It begins with rapid titles. “WB,” “DC,” The Batman, all flash up on screen quickly, before an opening point-of-view shot through binoculars takes in a well-dressed man in an opulent mansion. Watching, observing, planning and judging, this extended shot is unsettling in its voyeurism, especially as the viewer shares the perspective of this watcher, who remains unseen apart from extreme close-ups of his eyeballs, before a terrifying reveal within the home of the well-dressed man.
This opening sequence of Matt Reeves’ The Batman creates a creeping sense of dread and disquiet. This steady pace continues throughout the film, deliberate but always appropriate, even down to the multiple sequences of slo-mo action where boots tread ominously across floors, figures emerge from shadow and Greig Fraser’s sublime cinematography catches the passage of shafts of light breaking through cloud, windows and grilles, while Michael Giacchino’s score delivers portent without being ponderous. It would be easy to criticize the length and pace of The Batman, but it is deeply satisfying to see a mainstream blockbuster taking its time to bring the viewer into its world. This envelopment is one of the strongest things any film can do, and with superhero films the envelopment is often a matter of allowing the viewer to share in the experience of superpowers. Famously of course, Batman has no powers, so what do we experience?
The best Batman films utilize the dark aspect of the Dark Knight effectively, bringing the viewer into a close relationship with a protagonist who is, let’s face it, seriously messed up. There is an argument that Batman is often the least interesting character in the films he appears in: from the charismatic Jokers of Jack Nicholson and Heath Ledger to the slinky Catwomen of Michelle Pfeiffer and Anne Hathaway, from Cillian Murphy’s creepy Scarecrow to Danny DeVito’s grotesque Penguin, Batman sometimes comes across as, ironically, exactly what he sets out to be — a symbol rather than a man. Reeves creates and develops an intimacy between viewer and cowled figure, perhaps more effectively than any other. Reeves and his collaborators do this through the deliberate pace and ominous tone, at times almost oppressing the viewer as much as the eponymous hero with the weight of the cowl. Obvious comparisons can be made with Christopher Nolan’s “Dark Knight Trilogy,” which did a fine job of psychologizing Batman within a context that was fantastical yet grounded. Reeves and his co-writer Peter Craig lean further into this conceit, creating an even more grounded version of Batman. Fancy gadgets are minimized; the Batsuit and Batmobile are roughly made; combat is an ugly, brutal affair rather than a dance of martial arts choreography and editing; villains are drawn from the street rather than secret societies.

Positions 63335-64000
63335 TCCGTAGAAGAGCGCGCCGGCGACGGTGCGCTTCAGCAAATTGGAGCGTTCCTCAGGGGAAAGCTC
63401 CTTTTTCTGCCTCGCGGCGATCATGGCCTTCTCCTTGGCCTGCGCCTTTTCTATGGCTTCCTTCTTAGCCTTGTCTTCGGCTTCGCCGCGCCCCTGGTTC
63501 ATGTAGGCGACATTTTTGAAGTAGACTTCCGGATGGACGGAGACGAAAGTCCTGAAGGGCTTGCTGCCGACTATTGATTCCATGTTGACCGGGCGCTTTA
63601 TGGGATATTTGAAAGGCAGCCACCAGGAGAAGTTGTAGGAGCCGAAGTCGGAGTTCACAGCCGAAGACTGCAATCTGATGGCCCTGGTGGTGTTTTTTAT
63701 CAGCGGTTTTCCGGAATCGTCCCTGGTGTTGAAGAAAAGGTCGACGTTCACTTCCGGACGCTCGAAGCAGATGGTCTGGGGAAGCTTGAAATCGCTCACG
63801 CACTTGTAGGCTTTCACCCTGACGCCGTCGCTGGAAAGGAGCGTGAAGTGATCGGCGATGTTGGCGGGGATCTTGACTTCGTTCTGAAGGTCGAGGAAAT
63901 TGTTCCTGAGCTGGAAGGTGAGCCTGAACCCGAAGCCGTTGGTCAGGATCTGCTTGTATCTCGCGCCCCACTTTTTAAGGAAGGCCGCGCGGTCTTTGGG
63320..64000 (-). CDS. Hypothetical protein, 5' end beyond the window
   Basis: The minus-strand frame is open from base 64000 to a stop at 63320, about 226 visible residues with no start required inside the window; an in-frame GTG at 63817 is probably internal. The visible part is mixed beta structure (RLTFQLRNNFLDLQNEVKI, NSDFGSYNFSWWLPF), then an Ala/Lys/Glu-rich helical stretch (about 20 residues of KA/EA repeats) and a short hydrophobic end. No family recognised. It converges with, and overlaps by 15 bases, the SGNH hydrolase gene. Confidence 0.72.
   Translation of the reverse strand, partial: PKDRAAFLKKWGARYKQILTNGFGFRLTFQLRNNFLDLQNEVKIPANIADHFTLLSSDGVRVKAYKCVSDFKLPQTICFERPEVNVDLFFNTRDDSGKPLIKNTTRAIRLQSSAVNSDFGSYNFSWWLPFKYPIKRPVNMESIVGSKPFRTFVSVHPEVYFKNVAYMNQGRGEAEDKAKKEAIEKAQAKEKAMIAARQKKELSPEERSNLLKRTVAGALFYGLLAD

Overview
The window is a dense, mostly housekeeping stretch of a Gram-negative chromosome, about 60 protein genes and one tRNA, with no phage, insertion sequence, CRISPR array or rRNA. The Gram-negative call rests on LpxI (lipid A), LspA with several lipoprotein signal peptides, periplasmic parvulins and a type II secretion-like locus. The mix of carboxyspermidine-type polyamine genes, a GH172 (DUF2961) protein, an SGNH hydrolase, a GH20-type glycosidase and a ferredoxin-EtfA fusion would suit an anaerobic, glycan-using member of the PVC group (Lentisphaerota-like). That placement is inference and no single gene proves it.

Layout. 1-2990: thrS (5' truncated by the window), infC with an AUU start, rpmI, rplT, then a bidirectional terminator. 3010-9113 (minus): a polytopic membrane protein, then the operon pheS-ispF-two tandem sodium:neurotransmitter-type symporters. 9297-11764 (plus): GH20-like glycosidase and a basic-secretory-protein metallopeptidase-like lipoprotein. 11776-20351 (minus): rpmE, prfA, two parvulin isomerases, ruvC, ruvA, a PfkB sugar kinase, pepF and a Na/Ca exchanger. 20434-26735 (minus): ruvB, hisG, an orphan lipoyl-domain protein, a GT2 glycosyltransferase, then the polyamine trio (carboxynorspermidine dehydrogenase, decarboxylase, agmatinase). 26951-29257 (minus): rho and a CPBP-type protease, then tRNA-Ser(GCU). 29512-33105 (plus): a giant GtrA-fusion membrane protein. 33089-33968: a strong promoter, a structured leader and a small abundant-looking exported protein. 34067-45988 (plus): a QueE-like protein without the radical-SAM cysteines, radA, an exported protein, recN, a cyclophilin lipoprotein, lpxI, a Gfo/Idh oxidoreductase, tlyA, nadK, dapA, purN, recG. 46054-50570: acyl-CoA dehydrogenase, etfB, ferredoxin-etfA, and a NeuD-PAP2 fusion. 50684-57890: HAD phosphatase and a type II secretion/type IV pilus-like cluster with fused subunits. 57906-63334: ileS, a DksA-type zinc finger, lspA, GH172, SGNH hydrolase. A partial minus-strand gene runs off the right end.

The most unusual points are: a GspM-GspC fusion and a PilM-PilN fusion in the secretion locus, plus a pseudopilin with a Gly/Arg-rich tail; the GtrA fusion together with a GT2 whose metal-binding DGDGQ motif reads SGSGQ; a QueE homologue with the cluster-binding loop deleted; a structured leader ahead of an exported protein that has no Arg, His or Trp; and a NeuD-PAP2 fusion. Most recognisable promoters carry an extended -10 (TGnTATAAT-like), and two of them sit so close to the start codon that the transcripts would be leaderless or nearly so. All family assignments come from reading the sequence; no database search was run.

In fact, “street” may be the best way to summarize The Batman. The film is influenced by many genres, including film noir, action, detective, serial killer, horror, superhero and disaster movie, but the strongest impression the film leaves is that of a street level film like “Taxi Driver,” “Thief” or “Drive.” Alleyways and subterranean nightclubs, underpasses and sewers, all of them steeped in shadow and drenched in rain, create a sense of street level crime, gutter politics and filth fighting with filth. If “The Dark Knight” was like “Heat” with costumes, this is more akin to “Seven” or “Blade Runner,” not least due to the rain. Barely a scene occurs without torrential downpour, and the sun only appears at dawn and dusk. The few scenes that take place during the day are always overcast, making the similarly rare appearances of Bruce Wayne, identified as a recluse rather than a playboy, seem like an aberration from his more common appearance in his bulky carapace as “Vengeance.”